FRIDAY, March 2 (HealthDay News) -- Medications taken by
millions of Americans for mood disorders, high blood pressure,
diabetes and other chronic conditions can have an unhealthy side
effect: weight gain.
While other choices exist for some types of drugs, adjusting
medications is not simply a matter of switching, said Ryan Roux,
chief pharmacy officer with the Harris County Hospital District, in
In the late 1990s, Dr. Lawrence Cheskin conducted early research
on prescription medicines and obesity.
"Some medicines make an early, noticeable difference, causing patients to become ravenously hungry, while changes are subtle for others. A few months taking them and you've gained 10 pounds," said Cheskin, now director of the Johns Hopkins Weight Management Center, in Baltimore.
To help increase awareness, Roux and his pharmacist group have
compiled a list of "weight-promoting" and "weight-neutral or
Antidepressants that promote weight gain include Paxil
(paroxetine), Zoloft (sertraline), amitriptyline (Elavil) and
Wellbutrin (bupropion) and Prozac (fluoxetine) are considered
weight-neutral or weight-loss drugs.
"Generally, older antidepressants are typically more prone to cause weight gain than the newer SSRIs [selective serotonin reuptake inhibitors]," Cheskin said.
Mood-disorder drugs that can add weight include the
antipsychotics Clozaril (clozapine), Zyprexa (olanzapine),
Risperdal (risperidone) and Seroquel (quetiapine). Lithium,
valproic acid (Depakote) and carbamazepine (Tegretol) can also put
on the pounds.
Drugs with hormonal effects, such as antipsychotics and
steroids, are among the biggest culprits in weight gain, Cheskin
said. "They work on the brain, and appetite control is largely a
brain function. They make you more hungry," he said.
Both experts agreed that less-than-perfect adherence to
prescribed medications is common, regardless of whether they affect
a patient's weight.
With antipsychotic meds, Roux said, a challenge is that once
people feel better they may stop taking them. When drugs like
Zyprexa -- used in schizophrenia and bipolar disorder -- cause
weight gain of 20 pounds and upward, that's another barrier to
Blood pressure medicines that can cause weight gain include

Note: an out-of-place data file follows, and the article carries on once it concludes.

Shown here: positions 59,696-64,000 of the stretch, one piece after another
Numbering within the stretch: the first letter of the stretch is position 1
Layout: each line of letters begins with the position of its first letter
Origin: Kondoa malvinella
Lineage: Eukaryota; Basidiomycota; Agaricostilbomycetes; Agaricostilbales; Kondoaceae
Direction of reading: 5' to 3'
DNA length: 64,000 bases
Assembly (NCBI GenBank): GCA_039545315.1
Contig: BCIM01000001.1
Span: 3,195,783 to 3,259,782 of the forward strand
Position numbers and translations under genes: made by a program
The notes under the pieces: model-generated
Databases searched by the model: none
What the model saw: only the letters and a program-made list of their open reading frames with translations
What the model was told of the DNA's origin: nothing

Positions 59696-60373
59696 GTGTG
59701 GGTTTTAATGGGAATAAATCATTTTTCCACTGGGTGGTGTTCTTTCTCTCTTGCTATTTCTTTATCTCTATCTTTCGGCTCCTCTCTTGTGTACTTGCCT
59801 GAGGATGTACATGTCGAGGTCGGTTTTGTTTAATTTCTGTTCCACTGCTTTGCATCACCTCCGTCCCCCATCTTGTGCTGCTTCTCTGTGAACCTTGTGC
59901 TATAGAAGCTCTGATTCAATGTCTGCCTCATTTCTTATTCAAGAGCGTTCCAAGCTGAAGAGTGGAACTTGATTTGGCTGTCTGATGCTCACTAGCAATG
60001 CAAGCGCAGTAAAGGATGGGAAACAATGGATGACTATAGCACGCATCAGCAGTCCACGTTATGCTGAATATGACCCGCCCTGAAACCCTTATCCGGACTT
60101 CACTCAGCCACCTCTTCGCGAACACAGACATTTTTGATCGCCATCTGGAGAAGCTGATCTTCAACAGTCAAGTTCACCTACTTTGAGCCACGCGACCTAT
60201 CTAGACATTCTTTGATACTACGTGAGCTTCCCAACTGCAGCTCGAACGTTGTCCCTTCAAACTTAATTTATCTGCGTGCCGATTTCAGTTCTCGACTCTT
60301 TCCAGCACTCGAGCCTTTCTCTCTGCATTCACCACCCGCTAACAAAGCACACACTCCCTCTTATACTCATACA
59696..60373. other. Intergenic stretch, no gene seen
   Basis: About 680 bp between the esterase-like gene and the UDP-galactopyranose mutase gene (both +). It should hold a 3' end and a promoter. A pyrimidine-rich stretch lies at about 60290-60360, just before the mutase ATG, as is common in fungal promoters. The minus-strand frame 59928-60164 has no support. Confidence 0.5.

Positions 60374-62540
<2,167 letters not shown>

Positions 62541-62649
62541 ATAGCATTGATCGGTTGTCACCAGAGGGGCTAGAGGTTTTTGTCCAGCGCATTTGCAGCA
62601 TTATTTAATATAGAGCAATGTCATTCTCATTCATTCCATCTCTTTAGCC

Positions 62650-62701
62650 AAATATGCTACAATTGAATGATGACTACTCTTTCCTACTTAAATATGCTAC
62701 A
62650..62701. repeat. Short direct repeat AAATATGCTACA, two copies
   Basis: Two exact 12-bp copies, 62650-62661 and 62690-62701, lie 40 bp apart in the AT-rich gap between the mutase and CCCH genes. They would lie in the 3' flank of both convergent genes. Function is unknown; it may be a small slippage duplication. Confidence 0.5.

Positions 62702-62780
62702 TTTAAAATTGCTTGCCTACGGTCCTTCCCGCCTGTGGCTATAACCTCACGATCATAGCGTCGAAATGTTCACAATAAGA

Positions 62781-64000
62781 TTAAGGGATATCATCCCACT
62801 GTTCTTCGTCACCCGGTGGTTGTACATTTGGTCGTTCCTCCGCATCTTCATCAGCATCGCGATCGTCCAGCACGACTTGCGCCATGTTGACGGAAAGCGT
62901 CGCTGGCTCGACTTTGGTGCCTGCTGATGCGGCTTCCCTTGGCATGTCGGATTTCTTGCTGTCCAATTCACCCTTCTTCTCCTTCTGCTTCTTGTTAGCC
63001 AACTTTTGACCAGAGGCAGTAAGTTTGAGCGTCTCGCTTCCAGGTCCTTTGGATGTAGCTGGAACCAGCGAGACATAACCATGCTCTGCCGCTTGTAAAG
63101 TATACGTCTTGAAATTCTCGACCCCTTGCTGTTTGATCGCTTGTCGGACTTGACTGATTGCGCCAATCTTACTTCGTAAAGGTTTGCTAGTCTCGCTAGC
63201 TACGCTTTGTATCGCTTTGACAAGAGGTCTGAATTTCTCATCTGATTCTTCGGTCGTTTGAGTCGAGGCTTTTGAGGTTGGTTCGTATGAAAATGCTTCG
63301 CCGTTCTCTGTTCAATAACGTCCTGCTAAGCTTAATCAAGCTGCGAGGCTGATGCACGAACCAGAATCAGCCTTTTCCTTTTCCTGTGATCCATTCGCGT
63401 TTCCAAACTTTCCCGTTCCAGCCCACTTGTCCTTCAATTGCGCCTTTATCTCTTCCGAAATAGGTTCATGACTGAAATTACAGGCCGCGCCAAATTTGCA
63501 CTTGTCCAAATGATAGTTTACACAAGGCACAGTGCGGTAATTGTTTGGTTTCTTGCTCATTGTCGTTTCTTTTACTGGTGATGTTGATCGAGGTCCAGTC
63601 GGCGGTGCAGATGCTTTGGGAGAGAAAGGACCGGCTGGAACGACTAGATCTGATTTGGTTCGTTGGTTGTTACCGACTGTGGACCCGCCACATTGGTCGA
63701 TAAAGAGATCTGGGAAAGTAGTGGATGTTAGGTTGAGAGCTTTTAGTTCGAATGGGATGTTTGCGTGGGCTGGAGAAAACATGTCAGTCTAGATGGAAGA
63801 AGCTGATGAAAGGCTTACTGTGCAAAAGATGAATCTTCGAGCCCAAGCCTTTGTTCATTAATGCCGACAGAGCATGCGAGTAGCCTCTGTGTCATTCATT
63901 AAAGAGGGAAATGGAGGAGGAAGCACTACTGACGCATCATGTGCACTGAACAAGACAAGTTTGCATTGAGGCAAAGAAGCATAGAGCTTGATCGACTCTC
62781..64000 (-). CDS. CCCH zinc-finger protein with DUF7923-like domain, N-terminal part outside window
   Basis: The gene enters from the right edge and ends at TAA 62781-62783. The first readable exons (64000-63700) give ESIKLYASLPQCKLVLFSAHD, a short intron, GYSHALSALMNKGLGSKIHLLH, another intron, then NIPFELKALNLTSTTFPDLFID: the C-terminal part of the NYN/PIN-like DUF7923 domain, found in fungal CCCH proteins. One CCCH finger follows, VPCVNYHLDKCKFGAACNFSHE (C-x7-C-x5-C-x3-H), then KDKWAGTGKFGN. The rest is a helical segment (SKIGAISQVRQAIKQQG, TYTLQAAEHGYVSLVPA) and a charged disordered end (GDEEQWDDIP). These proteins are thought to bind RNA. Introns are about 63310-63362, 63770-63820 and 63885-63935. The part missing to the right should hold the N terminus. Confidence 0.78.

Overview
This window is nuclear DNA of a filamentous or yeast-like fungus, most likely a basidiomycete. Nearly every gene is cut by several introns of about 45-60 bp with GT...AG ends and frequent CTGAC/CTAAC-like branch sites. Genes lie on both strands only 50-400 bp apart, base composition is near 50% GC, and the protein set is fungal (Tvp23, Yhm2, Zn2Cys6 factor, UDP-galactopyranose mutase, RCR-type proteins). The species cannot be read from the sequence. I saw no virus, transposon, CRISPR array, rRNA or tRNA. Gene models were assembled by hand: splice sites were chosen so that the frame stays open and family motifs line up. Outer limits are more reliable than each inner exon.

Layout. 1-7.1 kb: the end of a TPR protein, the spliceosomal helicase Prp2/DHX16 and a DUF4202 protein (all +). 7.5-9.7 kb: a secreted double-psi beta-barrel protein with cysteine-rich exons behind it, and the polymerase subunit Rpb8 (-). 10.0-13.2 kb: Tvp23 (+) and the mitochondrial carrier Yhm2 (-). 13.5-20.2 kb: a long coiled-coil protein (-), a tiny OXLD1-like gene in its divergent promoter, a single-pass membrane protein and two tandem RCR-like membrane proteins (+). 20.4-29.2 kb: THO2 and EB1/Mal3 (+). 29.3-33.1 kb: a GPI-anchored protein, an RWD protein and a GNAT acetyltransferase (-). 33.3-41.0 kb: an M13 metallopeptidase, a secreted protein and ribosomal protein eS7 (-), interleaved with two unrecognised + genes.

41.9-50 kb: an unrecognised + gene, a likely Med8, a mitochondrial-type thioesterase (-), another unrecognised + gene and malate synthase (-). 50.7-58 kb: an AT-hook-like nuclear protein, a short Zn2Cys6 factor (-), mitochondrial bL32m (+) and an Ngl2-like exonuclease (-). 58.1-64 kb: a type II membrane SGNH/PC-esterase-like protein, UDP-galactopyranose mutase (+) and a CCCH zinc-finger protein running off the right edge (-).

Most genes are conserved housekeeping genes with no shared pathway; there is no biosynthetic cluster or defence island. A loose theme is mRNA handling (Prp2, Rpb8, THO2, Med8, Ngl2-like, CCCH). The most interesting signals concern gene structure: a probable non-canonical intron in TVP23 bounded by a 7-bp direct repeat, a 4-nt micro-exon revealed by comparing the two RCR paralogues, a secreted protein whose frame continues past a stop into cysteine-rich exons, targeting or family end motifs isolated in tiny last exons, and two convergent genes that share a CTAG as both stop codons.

Lopressor (metoprolol), Tenormin (atenolol), Inderal (propranolol),
Norvasc (amlodipine) and clonidine (Catapres).
Cheskin said dietary changes can help counterbalance the effects
of these medications. "I recommend increasing fiber content and
water, and lowering calorie density. Spread out calories over
several meals, five or six a day, instead of saving it all for
Corticosteroids such as prednisone and methylprednisolone,
are important for treating conditions like rheumatoid arthritis,
asthma and some types of cancer, but they're notorious for adding
"With steroids, you're talking about putting on fat stores," Roux said. Extra weight may deposit around the body's trunk, he said, and people often retain salt and fluid.
Rather than giving up on the drug, Cheskin said, "Please talk to
your doctor to see if there's an alternative. With steroids, you
might be able take them every other day or in smaller doses. But
there's no real substitute for steroids if you need steroids."
Diabetes drugs, including oral medications like Actos (pioglitazone) and Amaryl (glimepiride), promote weight gain, as does insulin.
"With insulin, a lot of it is the chicken and the egg," Cheskin said. "People who are obese become diabetic, and people who are diabetic have mechanisms that make them less responsive to dietary changes."
Weight-loss or weight-neutral alternatives exist for oral
diabetes meds: Byetta (exenatide), Januvia (sitagliptin), Symlin
(pramlintide), Precose (acarbose) and metformin (Biguanides).
Epilepsy drugs prevent seizures. Some, like carbamazepine and
Neurontin (gabapentin), can cause weight gain. Possible
alternatives are Lamictal (lamotrigine), Topamax (topiramate) and
Roux said women taking birth control pills also may be "big
Switching to weight-neutral drugs won't work for everyone, Roux
"They have different mechanisms of action, and their particular disease state might not be controlled," he said. "First and foremost is the disease state that's causing the biggest hindrance upon their lifestyle. That should be the first order of business."
People should talk to their health care providers if they're
troubled by weight gain, Roux said.
"I advocate patients talking with the pharmacist first, so they don't just arbitrarily stop their medication before their next [medical] appointment," Roux said. "It should not be an embarrassment either to a patient or a provider to try to dig in, to get into a person's specific comfort level with their medication."
And, Cheskin added, "with all the attention on the environmental
factors causing obesity, people may not be aware that what we're
prescribing for you may not help and may push someone in the wrong
The U.S. National Institute of Mental Health describes
medication side effects, including weight